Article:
Community Oncology Alliance Surveys Impact of IV Fluid Shortage on Cancer Patients
Shortage Could Impact Treatment of Most Chemotherapy Patients
WASHINGTON, March 3, 2014 /PRNewswire-USNewswire/ — The Community Oncology Alliance (COA) has released the results of its IV Fluid Shortage Survey. Sixty-six practices from across the country were surveyed. The results revealed:
-- 85% of the practices surveyed have received warnings from multiple manufacturers and/or have been impacted by the shortage of IV fluids -- 44% of the practices surveyed have adjusted how and when fluids are used, are pursuing additional distributors to meet their patients' needs, and/or are attempting to create excess inventory against further shortages -- Less than 15% of the practices surveyed have made no changes in light of the current or future shortages
IV fluids are regularly used before, during or after chemotherapy to hydrate patients allowing them to better tolerate the powerful drugs that might, in the absence of proper hydration, cause debilitating side effects. In the absence of IV fluids, oncologists may be forced to alter or delay treatment.
“The use of IV fluids during chemotherapy is standard practice,” says Dr. Mark Thompson, COA president and a practicing oncologist at the Zangmeister Cancer Center in Columbus, Ohio. “Such a basic commodity in short supply, causing oncologists to modify treatment protocols, could halt our progress in fighting cancer. Patients’ lives would be affected.”
“We have seen previous shortages amongst many of the low cost generic cancer drugs. In light of an IV fluid shortage, COA has increased its efforts to resolve the growing threat of drug shortages. Because the root causes of most drug shortages are often an economic not a manufacturing issue, fundamental changes are necessary. COA will work with legislators, manufacturers, and regulatory agencies to find a solution. This cannot be allowed to continue,” commented Ted Okon, COA executive director.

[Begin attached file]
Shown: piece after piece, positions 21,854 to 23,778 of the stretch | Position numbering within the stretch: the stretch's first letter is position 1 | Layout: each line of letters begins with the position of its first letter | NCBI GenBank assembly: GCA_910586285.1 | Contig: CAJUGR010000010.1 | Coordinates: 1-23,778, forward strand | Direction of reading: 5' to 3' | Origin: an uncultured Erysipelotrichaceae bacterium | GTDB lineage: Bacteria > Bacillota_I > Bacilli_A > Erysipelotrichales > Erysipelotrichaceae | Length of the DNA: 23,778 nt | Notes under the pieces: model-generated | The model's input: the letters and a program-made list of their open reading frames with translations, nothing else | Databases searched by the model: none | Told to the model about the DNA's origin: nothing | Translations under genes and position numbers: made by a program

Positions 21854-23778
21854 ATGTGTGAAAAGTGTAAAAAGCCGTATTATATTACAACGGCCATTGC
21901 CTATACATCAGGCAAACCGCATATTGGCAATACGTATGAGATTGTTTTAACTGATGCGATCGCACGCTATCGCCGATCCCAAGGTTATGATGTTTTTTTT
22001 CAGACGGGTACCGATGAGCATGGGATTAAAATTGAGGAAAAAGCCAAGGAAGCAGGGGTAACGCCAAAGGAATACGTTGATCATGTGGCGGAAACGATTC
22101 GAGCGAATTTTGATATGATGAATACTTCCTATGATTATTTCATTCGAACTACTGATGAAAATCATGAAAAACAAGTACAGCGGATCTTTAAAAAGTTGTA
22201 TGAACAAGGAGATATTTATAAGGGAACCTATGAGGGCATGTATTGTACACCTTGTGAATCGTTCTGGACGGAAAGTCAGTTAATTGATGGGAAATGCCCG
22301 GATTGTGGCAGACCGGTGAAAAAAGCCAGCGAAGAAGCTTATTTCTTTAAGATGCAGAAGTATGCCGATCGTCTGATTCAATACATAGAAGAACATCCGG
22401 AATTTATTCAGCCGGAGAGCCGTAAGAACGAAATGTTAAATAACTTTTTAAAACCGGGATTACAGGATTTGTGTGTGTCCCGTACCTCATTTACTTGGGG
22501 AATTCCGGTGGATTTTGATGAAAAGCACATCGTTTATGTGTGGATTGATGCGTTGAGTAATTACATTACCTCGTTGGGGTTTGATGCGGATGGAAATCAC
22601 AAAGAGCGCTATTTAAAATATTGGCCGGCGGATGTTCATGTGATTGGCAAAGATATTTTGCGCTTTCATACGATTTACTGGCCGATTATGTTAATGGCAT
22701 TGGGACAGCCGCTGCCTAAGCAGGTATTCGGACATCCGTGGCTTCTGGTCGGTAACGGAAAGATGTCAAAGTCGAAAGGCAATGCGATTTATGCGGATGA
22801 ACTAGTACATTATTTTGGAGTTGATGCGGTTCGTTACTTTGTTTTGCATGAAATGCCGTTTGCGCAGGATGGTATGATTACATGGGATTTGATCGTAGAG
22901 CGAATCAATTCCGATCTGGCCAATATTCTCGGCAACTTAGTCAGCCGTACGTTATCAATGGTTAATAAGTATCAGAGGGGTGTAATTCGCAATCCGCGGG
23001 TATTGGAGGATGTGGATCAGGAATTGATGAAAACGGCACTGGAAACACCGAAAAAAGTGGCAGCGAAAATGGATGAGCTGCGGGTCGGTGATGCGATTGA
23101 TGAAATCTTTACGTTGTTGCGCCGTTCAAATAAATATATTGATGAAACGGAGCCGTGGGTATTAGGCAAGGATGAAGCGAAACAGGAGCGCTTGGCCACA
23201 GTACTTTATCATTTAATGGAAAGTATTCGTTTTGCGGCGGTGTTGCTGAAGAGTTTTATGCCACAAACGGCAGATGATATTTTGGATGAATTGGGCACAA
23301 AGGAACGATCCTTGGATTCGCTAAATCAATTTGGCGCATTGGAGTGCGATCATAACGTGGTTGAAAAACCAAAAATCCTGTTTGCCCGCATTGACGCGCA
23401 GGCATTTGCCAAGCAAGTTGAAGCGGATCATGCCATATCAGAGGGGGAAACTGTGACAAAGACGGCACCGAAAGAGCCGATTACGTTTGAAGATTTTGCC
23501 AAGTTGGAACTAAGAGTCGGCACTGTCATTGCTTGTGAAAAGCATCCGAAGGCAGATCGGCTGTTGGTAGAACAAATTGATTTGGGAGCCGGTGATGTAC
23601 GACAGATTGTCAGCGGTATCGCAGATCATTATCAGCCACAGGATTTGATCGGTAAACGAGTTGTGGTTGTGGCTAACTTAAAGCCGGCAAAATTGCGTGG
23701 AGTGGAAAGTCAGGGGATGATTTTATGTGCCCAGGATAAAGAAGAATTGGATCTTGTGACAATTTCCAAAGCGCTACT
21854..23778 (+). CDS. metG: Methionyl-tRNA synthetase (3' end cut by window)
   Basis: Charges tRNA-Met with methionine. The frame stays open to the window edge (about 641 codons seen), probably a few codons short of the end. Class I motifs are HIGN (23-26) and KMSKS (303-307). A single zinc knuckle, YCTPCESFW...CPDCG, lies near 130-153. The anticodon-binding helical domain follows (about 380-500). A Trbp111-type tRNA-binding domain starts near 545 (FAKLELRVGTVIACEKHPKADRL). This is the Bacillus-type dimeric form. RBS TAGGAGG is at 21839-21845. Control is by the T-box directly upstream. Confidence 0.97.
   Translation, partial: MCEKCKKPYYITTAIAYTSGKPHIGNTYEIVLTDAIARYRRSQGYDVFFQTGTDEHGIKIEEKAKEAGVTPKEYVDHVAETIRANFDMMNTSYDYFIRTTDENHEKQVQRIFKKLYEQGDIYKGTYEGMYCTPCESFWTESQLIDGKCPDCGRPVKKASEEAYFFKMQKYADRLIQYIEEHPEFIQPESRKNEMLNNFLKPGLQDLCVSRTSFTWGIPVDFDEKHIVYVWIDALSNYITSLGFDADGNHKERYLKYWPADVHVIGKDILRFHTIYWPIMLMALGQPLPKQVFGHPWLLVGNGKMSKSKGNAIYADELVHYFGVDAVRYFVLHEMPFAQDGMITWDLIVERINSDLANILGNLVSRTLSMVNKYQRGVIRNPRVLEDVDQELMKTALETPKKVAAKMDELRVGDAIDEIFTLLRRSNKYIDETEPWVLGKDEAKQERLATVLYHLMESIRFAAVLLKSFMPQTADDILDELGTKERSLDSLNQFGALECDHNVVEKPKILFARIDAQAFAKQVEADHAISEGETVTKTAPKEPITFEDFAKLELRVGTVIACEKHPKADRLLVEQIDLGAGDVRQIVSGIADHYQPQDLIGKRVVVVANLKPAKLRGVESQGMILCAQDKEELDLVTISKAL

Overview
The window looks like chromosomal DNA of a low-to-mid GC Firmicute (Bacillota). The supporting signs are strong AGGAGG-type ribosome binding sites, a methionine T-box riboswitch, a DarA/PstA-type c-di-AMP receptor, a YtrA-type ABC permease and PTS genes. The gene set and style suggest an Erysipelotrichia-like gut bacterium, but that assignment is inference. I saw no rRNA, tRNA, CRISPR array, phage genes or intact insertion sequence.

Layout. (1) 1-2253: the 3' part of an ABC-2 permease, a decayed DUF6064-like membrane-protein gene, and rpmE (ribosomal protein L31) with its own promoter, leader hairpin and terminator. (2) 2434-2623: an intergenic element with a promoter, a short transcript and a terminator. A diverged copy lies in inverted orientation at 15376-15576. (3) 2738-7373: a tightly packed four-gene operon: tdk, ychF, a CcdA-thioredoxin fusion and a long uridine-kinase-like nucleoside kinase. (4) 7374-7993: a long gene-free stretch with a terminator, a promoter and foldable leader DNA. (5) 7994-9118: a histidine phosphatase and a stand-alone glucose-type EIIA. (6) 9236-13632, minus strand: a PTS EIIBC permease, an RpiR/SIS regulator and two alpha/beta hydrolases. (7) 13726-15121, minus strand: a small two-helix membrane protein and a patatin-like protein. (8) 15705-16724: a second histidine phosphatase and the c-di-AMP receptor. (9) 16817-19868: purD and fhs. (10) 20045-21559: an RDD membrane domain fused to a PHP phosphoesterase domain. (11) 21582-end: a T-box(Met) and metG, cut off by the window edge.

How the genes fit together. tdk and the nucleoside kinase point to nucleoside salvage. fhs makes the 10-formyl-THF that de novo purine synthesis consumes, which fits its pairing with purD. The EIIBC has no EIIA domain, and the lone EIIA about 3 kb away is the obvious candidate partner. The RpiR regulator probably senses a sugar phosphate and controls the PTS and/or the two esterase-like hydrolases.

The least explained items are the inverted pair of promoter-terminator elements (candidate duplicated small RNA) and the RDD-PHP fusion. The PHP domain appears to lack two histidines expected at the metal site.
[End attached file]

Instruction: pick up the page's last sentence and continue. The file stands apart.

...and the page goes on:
For the complete survey results including comments from participants, go to http://www.communityoncology.org/pdfs/IV_Fluid_Shortage_Survey_-_Feb__2014.pdf .
About Community Oncology Alliance (COA)
The Community Oncology Alliance (COA) is a non-profit organization dedicated solely to community cancer care, where almost 65% Americans with cancer are treated. Since its formation more than 10 years ago, COA has led community cancer clinics in navigating the increasingly challenging environment to provide efficiencies, patient advocacy and proactive solutions to the Congress and policy makers. COA members have testified before both chambers of Congress, authored cancer care demonstration projects, and been instrumental in the passage of oral cancer drug parity legislation, among many other initiatives. More information can be found at www.CommunityOncology.org.
COA is leading a multi-stakeholder group that is developing and implementing an Oncology Medical Home cancer care model and is advancing payment reform for cancer care. More information can be found at www.MedicalHomeOncology.org.
About COA Patient Advocacy Network (CPAN)
The COA Patient Advocacy Network (CPAN) was created in 2010 to advocate for access to local affordable care for all cancer patients. More information can be found at www.COAadvocacy.org.
SOURCE Community Oncology Alliance